State of Minnesota, Respondent, vs. Donald Thomas Perrin, Appellant.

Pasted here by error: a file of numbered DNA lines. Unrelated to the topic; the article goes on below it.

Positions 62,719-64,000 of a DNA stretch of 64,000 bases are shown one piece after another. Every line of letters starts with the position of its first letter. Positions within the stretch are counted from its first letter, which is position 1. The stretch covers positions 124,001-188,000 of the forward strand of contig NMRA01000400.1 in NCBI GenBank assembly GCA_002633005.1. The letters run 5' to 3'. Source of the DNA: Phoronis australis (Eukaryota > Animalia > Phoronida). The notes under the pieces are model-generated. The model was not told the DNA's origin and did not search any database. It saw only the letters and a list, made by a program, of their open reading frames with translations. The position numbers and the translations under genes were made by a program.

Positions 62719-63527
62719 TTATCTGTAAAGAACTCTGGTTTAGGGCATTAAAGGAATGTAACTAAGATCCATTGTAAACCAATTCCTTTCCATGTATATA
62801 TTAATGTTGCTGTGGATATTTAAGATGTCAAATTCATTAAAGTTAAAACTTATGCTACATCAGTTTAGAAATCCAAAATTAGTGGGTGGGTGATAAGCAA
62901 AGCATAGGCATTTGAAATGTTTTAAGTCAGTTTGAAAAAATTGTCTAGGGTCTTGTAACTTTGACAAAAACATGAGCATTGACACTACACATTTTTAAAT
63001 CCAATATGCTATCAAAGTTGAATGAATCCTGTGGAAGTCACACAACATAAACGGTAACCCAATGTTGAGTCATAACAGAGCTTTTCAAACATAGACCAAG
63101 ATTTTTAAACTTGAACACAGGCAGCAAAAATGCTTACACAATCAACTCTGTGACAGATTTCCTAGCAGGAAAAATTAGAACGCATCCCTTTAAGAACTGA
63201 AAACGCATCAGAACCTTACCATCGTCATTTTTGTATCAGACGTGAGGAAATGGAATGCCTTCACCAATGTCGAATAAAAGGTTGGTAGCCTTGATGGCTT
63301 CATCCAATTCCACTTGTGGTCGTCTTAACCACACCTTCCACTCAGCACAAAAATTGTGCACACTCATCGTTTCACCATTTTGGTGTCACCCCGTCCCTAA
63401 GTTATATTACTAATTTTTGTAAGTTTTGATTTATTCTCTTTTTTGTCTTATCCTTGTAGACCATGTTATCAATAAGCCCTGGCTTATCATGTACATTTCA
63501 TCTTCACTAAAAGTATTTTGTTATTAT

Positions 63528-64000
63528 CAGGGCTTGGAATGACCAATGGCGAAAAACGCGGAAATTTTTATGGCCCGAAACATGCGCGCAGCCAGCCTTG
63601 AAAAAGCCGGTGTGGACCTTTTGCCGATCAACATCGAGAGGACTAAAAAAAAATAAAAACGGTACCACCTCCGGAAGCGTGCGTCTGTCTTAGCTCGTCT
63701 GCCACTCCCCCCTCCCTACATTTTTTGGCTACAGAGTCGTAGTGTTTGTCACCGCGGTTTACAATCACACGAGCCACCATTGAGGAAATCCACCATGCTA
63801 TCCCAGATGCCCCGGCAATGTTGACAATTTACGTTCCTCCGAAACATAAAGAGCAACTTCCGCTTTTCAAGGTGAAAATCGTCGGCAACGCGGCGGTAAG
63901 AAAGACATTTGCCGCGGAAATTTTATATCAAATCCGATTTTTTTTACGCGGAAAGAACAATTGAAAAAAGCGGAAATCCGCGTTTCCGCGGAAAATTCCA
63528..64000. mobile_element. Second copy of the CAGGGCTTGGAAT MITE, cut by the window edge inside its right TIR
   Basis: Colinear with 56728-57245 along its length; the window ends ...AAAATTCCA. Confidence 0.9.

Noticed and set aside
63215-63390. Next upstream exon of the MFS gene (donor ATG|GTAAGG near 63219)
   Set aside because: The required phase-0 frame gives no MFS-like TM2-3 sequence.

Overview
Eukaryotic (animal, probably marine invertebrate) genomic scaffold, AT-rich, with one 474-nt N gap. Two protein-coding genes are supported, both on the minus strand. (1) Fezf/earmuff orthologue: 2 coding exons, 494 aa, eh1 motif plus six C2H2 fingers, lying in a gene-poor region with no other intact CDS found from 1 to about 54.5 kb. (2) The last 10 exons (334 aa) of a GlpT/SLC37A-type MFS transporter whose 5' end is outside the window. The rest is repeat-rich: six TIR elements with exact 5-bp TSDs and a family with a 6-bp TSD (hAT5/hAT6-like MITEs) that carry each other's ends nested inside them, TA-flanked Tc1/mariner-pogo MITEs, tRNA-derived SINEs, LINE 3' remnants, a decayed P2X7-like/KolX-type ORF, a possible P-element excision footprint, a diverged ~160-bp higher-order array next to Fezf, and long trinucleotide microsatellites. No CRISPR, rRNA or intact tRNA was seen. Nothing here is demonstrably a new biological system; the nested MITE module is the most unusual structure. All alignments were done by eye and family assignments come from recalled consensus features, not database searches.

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This opinion will be unpublished and may not be cited except as provided by Minn. Stat. § 480A.08, subd. 3 (2010). STATE OF MINNESOTA IN COURT OF APPEALS A09-2188 State of Minnesota, Respondent, vs. Donald Thomas Perrin, Appellant. Filed January 11, 2011 Affirmed Minge, Judge Carver County District Court File No. 10-CR-05-400 Lori Swanson, Attorney General, St. Paul, Minnesota; and James W. Keeler, Jr., Carver County Attorney, Martha E. Mattheis, Assistant County Attorney, Chaska, Minnesota (for respondent) David W. Merchant, Chief Appellate Public Defender, St. Paul, Minnesota; and William L. Davidson, Lind, Jensen, Sullivan & Peterson, P.A., Special Assistant Public Defender, Minneapolis, Minnesota (for appellant) Considered and decided by Lansing, Presiding Judge; Minge, Judge; and Crippen, Judge.* * Retired judge of the Minnesota Court of Appeals, serving by appointment pursuant to Minn. Const. art. VI, § 10. UNPUBLISHED OPINION MINGE, Judge Appellant challenges his conviction for possession of pornographic work involving minors. Appellant argues that the district court erred by denying his motion to suppress evidence removed from his residence by law enforcement, claiming that his consent to take the evidence was coerced. We affirm. FACTS On October 27, 2004, two Carver County sheriff detectives and a social worker visited appellant Donald Perrin at his residence to investigate a report that he had a pornographic image of a child on his home computer. The officers digitally recorded the two-hour conversation with appellant. Appellant s wife let the officers and social worker into the house, and appellant suggested that they talk in the kitchen. When the officers told appellant that they were following up on a report about photographs of children on his computer, appellant immediately replied, There probably are. Appellant then explained that he ran software on his computer that automatically downloaded images from various newsgroup services. Appellant said that he used the downloaded images of scenery to make wallpaper for his computer, but that he also received thousands of files that [he had] to delete because, technically . . . they re illegal. Throughout the two-hour conversation, the officers asked appellant for consent to search or take the computer numerous times. At first, appellant replied, Sure, I ll show you what s in there, but then indicated that he didn t want the kids to lose their 2 educational computer. Eventually, appellant signed a handwritten form consenting to the officers taking his computer. After a forensic examination of appellant s computer revealed over 100 pornographic images of children, the state charged appellant with one count of possession of pornographic work under Minn. Stat. § 617.247, subd. 4(a) (2004). Appellant moved the district court to suppress the evidence obtained at his house, arguing that he did not voluntarily consent to the search and seizure of his computer. The district court held an omnibus hearing. The two officers and appellant testified. The district court received, among other exhibits, the audio recording and transcript of the officers October 27, 2004 meeting with appellant. The district court denied appellant s suppression motion. Appellant waived his right to a jury trial and agreed to submit the case to the district court on stipulated facts pursuant to Minn. R. Crim. P. 26.01, subd. 3. The district court found appellant guilty of possession of pornographic work involving minors, stayed imposition of sentence, and placed appellant on probation for up to 60 months subject to conditions. This appeal followed. DECISION The issue in this case is whether the district court clearly erred by finding that appellant voluntarily consented to the officers taking his computer. Whether consent to search is voluntary is a question of fact to be determined from the totality of the circumstances. State v. Alayon, 459 N.W.2d 325, 330 (Minn. 1990). The standard on review is whether the district court clearly erred. Id. 3 Both the United States Constitution and the Minnesota Constitution prohibit unreasonable searches and seizures. See U.S. Const. amend. IV.; Minn. Const. art. I, § 10. In general, subject to certain exceptions, a search or seizure without a warrant supported by probable cause is per se unreasonable. State v. Othoudt, 482 N.W.2d 218, 221-22 (Minn. 1992). One exception is consent. State v. Dezso, 512 N.W.2d 877, 880 (Minn. 1994). For a search or seizure based on consent to be valid, the state must prove that, based on the totality of the circumstances, the decision to consent was made freely and voluntarily, and was not the product of duress or coercion. State v. Hanley, 363 N.W.2d 735, 739 (Minn. 1985). The test for voluntariness is whether a reasonable person would have felt free to decline the officer s requests or otherwise terminate the encounter. Dezso, 512 N.W.2d at 880 (quotation omitted). Courts recognize that the presence of police can be an intimidating experience under the best of circumstances, but do not find coercion simply because the person being questioned is uncomfortable. Id. Rather, an encounter becomes coercive when the right to say no to a search is compromised by a show of official authority. Id. In considering whether consent was voluntary, courts consider such factors as the age of the accused, the accused s education or intelligence, and the nature and duration of the questioning. Schneckloth v. Bustamonte, 412 U.S. 218, 226, 93 S. Ct. 2041, 2047 (1973); see Hanley, 363 N.W.2d at 739 (determining that consent was voluntary when, among other factors, there was nothing in the record to indicate that the accused lacked the maturity, sophistication, or intelligence to give an effective consent ). 4 Here, the district court found that appellant appears to be competent, of normal intelligence and maturity. This finding is supported by the record. The district court further found that appellant was in his house in a comfortable setting at the time of the conversation in question. Cf. Dezso, 512 N.W.2d at 880-81 (determining that consent was involuntary when, among other factors, the encounter took place at night, on a highway, in the front seat of a parked squad car). The record indicates that appellant s wife let the officers into the house and that appellant agreed to speak with them. Appellant suggested that they speak in the kitchen, and much of the conversation took place at the kitchen table. There is no claim that the officers used intimidating body language or interfered with appellant s personal space. The record indicates that appellant was able to move freely throughout his house. In addition, the district court, after listening to the recording of the encounter, found that the detectives questions were not threatening or overly confrontational in their tone or content. A review of the recording indicates that the detectives were patient and respectful, though persistent, in their attempts to elicit consent. Furthermore, appellant willingly signed a consent form, read aloud to him before he signed it, stating that he consented to the detectives taking his computer for purposes of searching for illegal images. See Hanley, 363 N.W.2d at 739 (determining that consent was voluntary when, among other factors, the accused signed of her own free will a consent-to-search form). Moreover, appellant assisted the officers in boxing up and labeling his computer, and by providing information regarding passwords, service providers, and file locations. See Alayon, 459 N.W.2d at 331 (holding that the accused 5 voluntarily consented when, among other factors, he cooperated in the search of the house, helping the officers find the cocaine ). Appellant insisted that he was trying to save [the officers] time, was trying to be nice, and wanted to make this as quick[] and painless as possible. And significantly, the officers repeatedly informed appellant that he had the right to refuse consent, explaining his choice regarding consent numerous times. See Hanley, 363 N.W.2d at 739 (determining that consent was voluntary when, among other factors, the accused continued to consent after she was advised of her right to refuse). Appellant argues that he did not have a meaningful choice because one of the officers indicated that if appellant refused consent, he would go get a warrant while the other officer stayed with appellant. If an officer threatens to obtain a search warrant in order to coerce a defendant to consent, the resulting consent may be deemed involuntary. See id. (citing United States v. Boukater, 409 F.2d 537, 538 (5th Cir. 1969)). But in Hanley, the supreme court determined that the officer did not improperly threaten or coerce the accused when he merely stated that a search warrant would be or could be obtained on the premises. Id.; see also Boukater, 409 F.2d at 538 (providing that the officer s statement that he would get a search warrant if the accused withheld consent did not render the consent involuntary when everything else point[ed] toward completely voluntary consent ). The Hanley court stated that the officer s statements were not impermissibly coercive because the record showed that the officers had probable cause to support an application for a search warrant. 363 N.W.2d at 739. 6 Here, the record shows that the officers repeatedly stated that if appellant did not provide consent, one of them would go to the courthouse to get a search warrant while the other stayed at appellant s house. As in Hanley, the officers presented appellant with two options. The search-warrant alternative required probable cause. Probable cause is defined as a fair probability that contraband or evidence of a crime will be found in a particular place. State v. Wiley, 366 N.W.2d 265, 268 (Minn. 1985) (quotation omitted). Here, the following evidence supported a finding that there was a fair probability that the officers would find pornographic images of children on appellant s computer: In October 2004, a person under a statutory mandate to report child abuse contacted Carver County Social Services to report that, while at appellant s house, she saw a pornographic image of a child on a computer screen in the living room. Shortly after this report, two officers visited appellant s seven-year-old daughter, M.E.P., at school. M.E.P. reported that appellant took pictures of her and her brother partially or completely undressed. Most significantly, appellant admitted to the officers that he had inadvertently downloaded thousands of illegal images. Because the officers clearly had probable cause to support a search warrant, their statements do not render appellant s consent invalid. In his pro se brief, appellant asserts that the audio recording of the officers conversation with him failed to pick up threatening statements made by the officers during the encounter. Because appellant failed to raise this argument in the district court, the parties did not address completeness of the audio recording, and the district court did not consider the issue. Therefore, we conclude it is waived on appeal. See Roby v. State, 7 547 N.W.2d 354, 357 (Minn. 1996) (providing that matters not argued to and considered by the district court are waived on appeal). In sum, we conclude that the district court s finding that appellant voluntarily consented to the search and seizure of his computer is supported by evidence in the record and is not clearly erroneous. The district court did not err in denying appellant s motion to suppress the evidence removed from his house. Affirmed. Dated: 8